- When you do happen to catch a puppy in the act of having an “accident” say “no” loudly and clap your hands together to get his attention. Lift the puppy (even if he is still eliminating) and bring him to the correct location. If he is finished when you get there and doesn’t eliminate again within a few minutes that is alright. Go back inside, look at the clock and be sure to potty the puppy again within the next 2 hours.
- Since you’re correcting the puppy if caught eliminating inside the house (or in other unacceptable locations) you must counter that with significant praise when the puppy eliminates in the correct location. Bring treats with you outside or to the pee pad. If you fail to praise the puppy will simply learn that any elimination in front of you is “bad”. The pup that learns this becomes that dog you probably have known in your life that sneaks off into another room to hide and eliminate and will be afraid to eliminate outside in front of people. Don’t do this to yourself or your dog! Reward and praise the behavior you want if you want it to keep occurring!
- Accidents in the crate can be cured by: smaller crate size, less time in the crate, reduced water intake/frequency, and simply waiting for puppy’s bladder to grow and mature. If your crate is too large you can put a cardboard box in the back of the crate to make it temporarily smaller. The pup should have only enough room to stand up and turn around in a circle. No more room than that should be given to him until he is successfully potty trained.
- Line your crate with newspaper, an old towel or puppy pee pads and keep chews, treats, food and blankets out of the crate until your puppy is reliable at not having accidents inside the crate. This can take anywhere from 1-5 weeks. (Bully sticks or chews in the crate is fine if the puppy is crated and you’re nearby and it isn’t naptime).
- Cover the crate with a blanket when the puppy is inside. This makes puppy feel safe and secure and will reduce crying and stress. A puppy that is stressed out is more likely to have a messy poop accident in a crate.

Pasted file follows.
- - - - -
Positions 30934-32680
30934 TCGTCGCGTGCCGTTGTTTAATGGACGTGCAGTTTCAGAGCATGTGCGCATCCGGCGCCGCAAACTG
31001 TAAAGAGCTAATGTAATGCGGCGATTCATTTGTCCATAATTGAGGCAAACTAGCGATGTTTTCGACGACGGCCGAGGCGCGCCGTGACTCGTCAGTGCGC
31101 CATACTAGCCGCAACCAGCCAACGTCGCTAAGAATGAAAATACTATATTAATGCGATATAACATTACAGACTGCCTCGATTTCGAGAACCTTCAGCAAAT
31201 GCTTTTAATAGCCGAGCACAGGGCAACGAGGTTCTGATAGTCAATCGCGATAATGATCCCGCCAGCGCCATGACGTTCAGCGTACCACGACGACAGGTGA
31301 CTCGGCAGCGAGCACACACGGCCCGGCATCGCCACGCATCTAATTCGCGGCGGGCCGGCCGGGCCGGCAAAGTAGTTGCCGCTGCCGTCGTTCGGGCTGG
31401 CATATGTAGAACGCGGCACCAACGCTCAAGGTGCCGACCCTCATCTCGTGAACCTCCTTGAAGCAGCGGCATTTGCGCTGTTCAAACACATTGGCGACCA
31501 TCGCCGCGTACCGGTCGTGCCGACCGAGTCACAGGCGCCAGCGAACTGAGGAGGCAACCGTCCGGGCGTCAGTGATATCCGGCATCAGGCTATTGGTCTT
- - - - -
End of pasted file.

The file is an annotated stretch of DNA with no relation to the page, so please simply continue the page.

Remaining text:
- Check the crate carefully for pee every time you remove the puppy. A pee spot can be small. If you mistakenly leave the scent of urine in the crate you will be encouraging your puppy to pee inside the crate.
- For the first 3 days of house training leave at least one piece of poop in the appropriate potty location so that the puppy can find this spot and feel encouraged to eliminate in that location. After about 3-5 days you can pick up poop immediately and the pup will still go to that same location to potty.
- Close all doors to rooms in the house and keep them closed. Your puppy can’t get into those rooms to potty or destroy things if the doors are shut. Get yourself and your kids in the habit now. Bedrooms, bathrooms, playrooms and offices-all rooms should be closed until your pup is very trustworthy with house training and is finished teething.
- If your puppy is out of the crate then you must have your eyes on that puppy. Puppy is never left unsupervised. Ever.
- No one will ever say “where is the dog?”
- Tie a leash right to your belt loop or waist while you’re working in the house. This will keep your puppy with you and supervised while you’re going about your normal business or chores, etc. You can keep some peripheral vision on your puppy while you’re cooking or doing the dishes or working at a desk. The puppy is way less likely to have an “accident” if he can’t wander away from what is his current play/living space (which is wherever you’re currently at).